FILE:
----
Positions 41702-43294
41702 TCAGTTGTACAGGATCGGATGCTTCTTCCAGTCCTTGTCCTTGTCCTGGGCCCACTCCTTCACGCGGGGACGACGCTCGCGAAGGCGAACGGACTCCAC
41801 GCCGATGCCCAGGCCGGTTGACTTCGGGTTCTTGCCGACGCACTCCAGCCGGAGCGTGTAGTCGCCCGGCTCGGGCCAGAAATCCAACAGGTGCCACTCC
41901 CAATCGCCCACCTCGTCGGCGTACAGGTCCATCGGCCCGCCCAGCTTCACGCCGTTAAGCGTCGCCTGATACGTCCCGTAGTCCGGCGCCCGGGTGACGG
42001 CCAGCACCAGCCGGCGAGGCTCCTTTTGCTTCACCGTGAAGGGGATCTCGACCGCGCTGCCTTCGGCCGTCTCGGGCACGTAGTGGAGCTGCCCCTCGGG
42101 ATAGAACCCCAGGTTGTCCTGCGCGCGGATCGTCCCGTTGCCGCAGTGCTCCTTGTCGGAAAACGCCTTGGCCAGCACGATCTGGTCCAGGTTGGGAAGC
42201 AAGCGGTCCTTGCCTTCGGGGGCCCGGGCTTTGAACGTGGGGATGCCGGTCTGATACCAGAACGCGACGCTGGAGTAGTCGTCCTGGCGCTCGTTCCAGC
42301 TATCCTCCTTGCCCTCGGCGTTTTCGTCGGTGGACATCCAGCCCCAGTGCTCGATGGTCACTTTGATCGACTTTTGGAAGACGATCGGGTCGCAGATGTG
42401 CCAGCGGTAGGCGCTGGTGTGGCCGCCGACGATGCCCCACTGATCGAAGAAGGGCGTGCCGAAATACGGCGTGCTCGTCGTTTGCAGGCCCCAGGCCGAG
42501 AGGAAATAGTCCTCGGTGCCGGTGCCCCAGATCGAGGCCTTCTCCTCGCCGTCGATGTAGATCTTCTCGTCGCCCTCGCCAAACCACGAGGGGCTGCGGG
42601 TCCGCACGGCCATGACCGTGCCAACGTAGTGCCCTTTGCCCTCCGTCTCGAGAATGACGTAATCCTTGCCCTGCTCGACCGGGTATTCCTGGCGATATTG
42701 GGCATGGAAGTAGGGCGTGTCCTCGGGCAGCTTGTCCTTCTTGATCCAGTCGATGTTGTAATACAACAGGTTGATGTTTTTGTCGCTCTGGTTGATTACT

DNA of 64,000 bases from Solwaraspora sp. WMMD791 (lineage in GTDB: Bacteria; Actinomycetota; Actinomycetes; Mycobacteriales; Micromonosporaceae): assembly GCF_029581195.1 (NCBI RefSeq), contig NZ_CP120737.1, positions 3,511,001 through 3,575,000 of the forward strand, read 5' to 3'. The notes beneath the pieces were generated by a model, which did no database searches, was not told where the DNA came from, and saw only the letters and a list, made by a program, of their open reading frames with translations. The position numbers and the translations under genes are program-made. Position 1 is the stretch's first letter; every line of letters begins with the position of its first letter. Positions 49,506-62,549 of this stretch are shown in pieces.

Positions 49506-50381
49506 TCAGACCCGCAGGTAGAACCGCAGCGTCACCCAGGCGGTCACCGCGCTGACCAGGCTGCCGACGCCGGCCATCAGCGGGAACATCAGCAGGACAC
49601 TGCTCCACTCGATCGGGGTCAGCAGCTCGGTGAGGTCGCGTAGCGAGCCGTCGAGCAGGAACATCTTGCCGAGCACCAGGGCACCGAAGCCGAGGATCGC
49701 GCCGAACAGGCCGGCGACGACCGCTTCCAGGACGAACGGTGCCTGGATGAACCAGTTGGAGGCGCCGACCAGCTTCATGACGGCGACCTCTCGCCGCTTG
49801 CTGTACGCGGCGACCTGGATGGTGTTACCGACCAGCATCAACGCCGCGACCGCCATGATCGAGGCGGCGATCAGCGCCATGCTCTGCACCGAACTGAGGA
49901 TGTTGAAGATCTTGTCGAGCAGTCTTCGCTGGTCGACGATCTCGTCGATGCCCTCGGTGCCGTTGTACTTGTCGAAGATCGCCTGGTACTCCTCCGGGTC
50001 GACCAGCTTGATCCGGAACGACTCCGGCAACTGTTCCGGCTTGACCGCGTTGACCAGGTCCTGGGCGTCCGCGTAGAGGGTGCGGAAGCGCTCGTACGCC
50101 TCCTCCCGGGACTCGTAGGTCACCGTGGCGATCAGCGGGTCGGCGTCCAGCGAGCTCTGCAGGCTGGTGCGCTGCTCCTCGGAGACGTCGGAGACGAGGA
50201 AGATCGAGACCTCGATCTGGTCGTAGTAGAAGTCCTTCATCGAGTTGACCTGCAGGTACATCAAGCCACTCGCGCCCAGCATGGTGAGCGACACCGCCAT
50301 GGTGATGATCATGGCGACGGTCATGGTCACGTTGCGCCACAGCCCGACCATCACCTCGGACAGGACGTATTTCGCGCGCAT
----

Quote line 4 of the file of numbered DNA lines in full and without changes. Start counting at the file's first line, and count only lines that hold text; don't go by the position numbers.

41901 CAATCGCCCACCTCGTCGGCGTACAGGTCCATCGGCCCGCCCAGCTTCACGCCGTTAAGCGTCGCCTGATACGTCCCGTAGTCCGGCGCCCGGGTGACGG